Airborne Search and Rescue

When first response agencies are tasked with searching for persons, regardless if the location is water or land, aerial resources are a wonderful asset. Aircraft are able to cover a fairly large area quickly including search areas inaccessible by ground units. However, are the aircraft searching just flying around looking for a needle in a haystack?

Not according to the United States Coast Guard (USCG) which is the lead agency for maritime searches. (The US Air Force, primarily through the CAP program is the lead agency for land searches). The USCG estimates that if the initial reporting information is good, the chances of finding a victim of a maritime search by flying a proper search pattern approaches 90% success. What does that mean for the first responders on the scene? The last known position of the victim is crucial for a successful outcome. The initial interviews of bystanders and witnesses not only affect the success of the search it will often determine what search pattern the aircraft will use in their search efforts. The actions of the ground responders will often mean the difference between life and death.

Search Patterns

Aerial law enforcement aircraft use several rescue patterns, depending on the circumstances of the incident, to search for victims. The patterns, flown in a systematic and logical order, insure that the entire search area is covered effectively. For example, if a boat is on fire, and several persons jump into the water to escape the flames, there is a very good chance that the victims are nearby. The responding aerial units will likely commence what is known as a sector search. This search would likely use the boat as its reference point and the aircraft flies a series of search legs, crossing over the reference point several times.

Earlier this month, six teenagers drowned in a river near Shreveport, La. Apparently the teens were in shallow water when one of them slipped into deeper water. The other teens, in an attempt to help rescue their friend, all fell into the deeper water and drowned. This type of incident would call for a sector search. The last position of the teens was known, and an aerial unit would want to quickly locate the victims.

If the victims are lost in a moving river, the aerial units will likely choose a barrier search pattern. The barrier search establishes a search point upstream or downstream, depending on the current and flies back and forth across the river searching for the victims. The theory is that the victim would float past the barrier and be seen by the rescuers.

For searches of an area with a known route, such as an aircraft flying between two airports would necessitate a track line search of the aircrafts expected path. In 1999, when JFK JR’s airplane went missing, a track line search would have been appropriate.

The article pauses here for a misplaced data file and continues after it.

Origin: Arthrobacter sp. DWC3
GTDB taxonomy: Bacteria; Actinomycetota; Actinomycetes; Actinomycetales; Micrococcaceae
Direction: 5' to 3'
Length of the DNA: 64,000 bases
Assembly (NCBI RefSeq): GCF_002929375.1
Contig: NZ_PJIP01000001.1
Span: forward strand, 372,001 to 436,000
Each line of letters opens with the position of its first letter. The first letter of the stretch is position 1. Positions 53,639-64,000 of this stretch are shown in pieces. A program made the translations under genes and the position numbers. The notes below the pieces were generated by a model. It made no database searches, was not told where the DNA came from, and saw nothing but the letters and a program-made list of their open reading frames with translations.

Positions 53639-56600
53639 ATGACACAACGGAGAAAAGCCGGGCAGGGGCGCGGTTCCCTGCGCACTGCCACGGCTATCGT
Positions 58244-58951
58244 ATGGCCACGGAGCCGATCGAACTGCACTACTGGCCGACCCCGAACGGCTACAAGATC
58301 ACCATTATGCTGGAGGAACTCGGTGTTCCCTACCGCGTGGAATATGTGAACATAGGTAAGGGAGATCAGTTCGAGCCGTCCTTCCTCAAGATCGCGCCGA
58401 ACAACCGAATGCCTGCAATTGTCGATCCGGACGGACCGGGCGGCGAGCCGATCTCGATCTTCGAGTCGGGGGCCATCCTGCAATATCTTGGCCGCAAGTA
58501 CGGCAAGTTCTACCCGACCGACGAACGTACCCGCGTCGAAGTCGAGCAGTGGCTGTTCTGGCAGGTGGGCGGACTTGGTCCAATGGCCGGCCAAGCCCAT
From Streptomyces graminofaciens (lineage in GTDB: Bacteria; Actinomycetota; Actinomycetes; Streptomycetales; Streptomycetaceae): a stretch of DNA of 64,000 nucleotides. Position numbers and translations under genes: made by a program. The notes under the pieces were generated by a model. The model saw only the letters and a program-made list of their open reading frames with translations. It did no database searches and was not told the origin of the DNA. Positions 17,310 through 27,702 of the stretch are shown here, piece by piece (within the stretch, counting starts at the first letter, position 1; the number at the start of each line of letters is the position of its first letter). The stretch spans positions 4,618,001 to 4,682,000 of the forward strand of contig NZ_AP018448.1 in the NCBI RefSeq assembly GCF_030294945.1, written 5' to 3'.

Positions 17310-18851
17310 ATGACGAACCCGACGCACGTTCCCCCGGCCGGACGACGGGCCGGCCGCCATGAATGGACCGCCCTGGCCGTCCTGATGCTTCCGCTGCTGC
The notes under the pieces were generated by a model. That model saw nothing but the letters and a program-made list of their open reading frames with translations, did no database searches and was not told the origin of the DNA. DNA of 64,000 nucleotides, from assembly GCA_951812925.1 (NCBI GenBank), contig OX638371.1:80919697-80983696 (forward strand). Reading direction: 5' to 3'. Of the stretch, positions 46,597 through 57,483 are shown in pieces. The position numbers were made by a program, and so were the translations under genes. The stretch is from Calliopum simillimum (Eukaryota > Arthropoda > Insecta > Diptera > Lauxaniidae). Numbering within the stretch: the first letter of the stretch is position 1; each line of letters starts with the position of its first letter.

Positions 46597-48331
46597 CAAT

Different search patterns are selected for incidents with little or no information. On Long Island, a boat washed ashore at Lloyd Harbor with no one on board but with blood stains everywhere. The responding units, lacking any additional information likely used a creep pattern that allows fairly large areas to be searched effectively. The creep pattern flies search legs in a back and forth pattern creeping along the search area. Once again, any additional factors influence the exact search pattern selected. Once a search pattern is selected, the flight crew will augment their efforts with appropriate equipment such as night vision goggles and forward looking infrared. It should be noted however that FLIR cannot see through water. If the victim is submerged, by even a few inches, they will not appear on the FLIR monitor of the aircraft. That is why personal flotation devices are very important!

The challenges of an aerial search can be daunting. Factors such as sea state, surface visibility and even the fatigue of the flight crew can dramatically impact the effectiveness of the search. A lone person floating in the water presents a very small target and sometimes a person cannot be seen until the aircraft is almost directly overhead. If the sea state is rough, it becomes even harder to see a victim and an aerial unit must tighten their search tracks to take into account the rougher water.

The ability to search has been greatly enhanced by the use of technology. The United States Coast Guard uses a computer program to help determine their search area and likely location of a victim. This program, known as computer assisted search planning (CASP) uses a variety of factors including tides, current weather and expected drift of the victim to designate a search pattern. When a passenger fell off a cruise ship near Florida, the CASP program predicted the most likely spot where the victim would be hours later. The victim was found in the exact grid predicted by the program. This allows not only a greater ability to save lives, it also allows for better allocation of resources.

The Incident Commander

The Incident Commander should make certain the search areas are documented. After initial searches are completed, it might be determined that secondary searches should be conducted. This is no reflection on the ability of the initial searchers. It recognizes the difficulty of these searches and the fatigue of the crew. Other concerns of the incident commander should include a helispot (landing zone) and refueling capabilities of aircraft. Precious search time can be lost if the aircraft must fly a considerable distance to refuel. If the incident requires, the establishment of an air operations branch can make aerial operations much easier and effective.

Search incidents often have significant challenges. Obviously, the quick location and medical treatment of the victims, if necessary, are crucial to the successful outcome of the search and rescue mission. The successful and effective coordination between ground and aerial units can make the difference between life and death!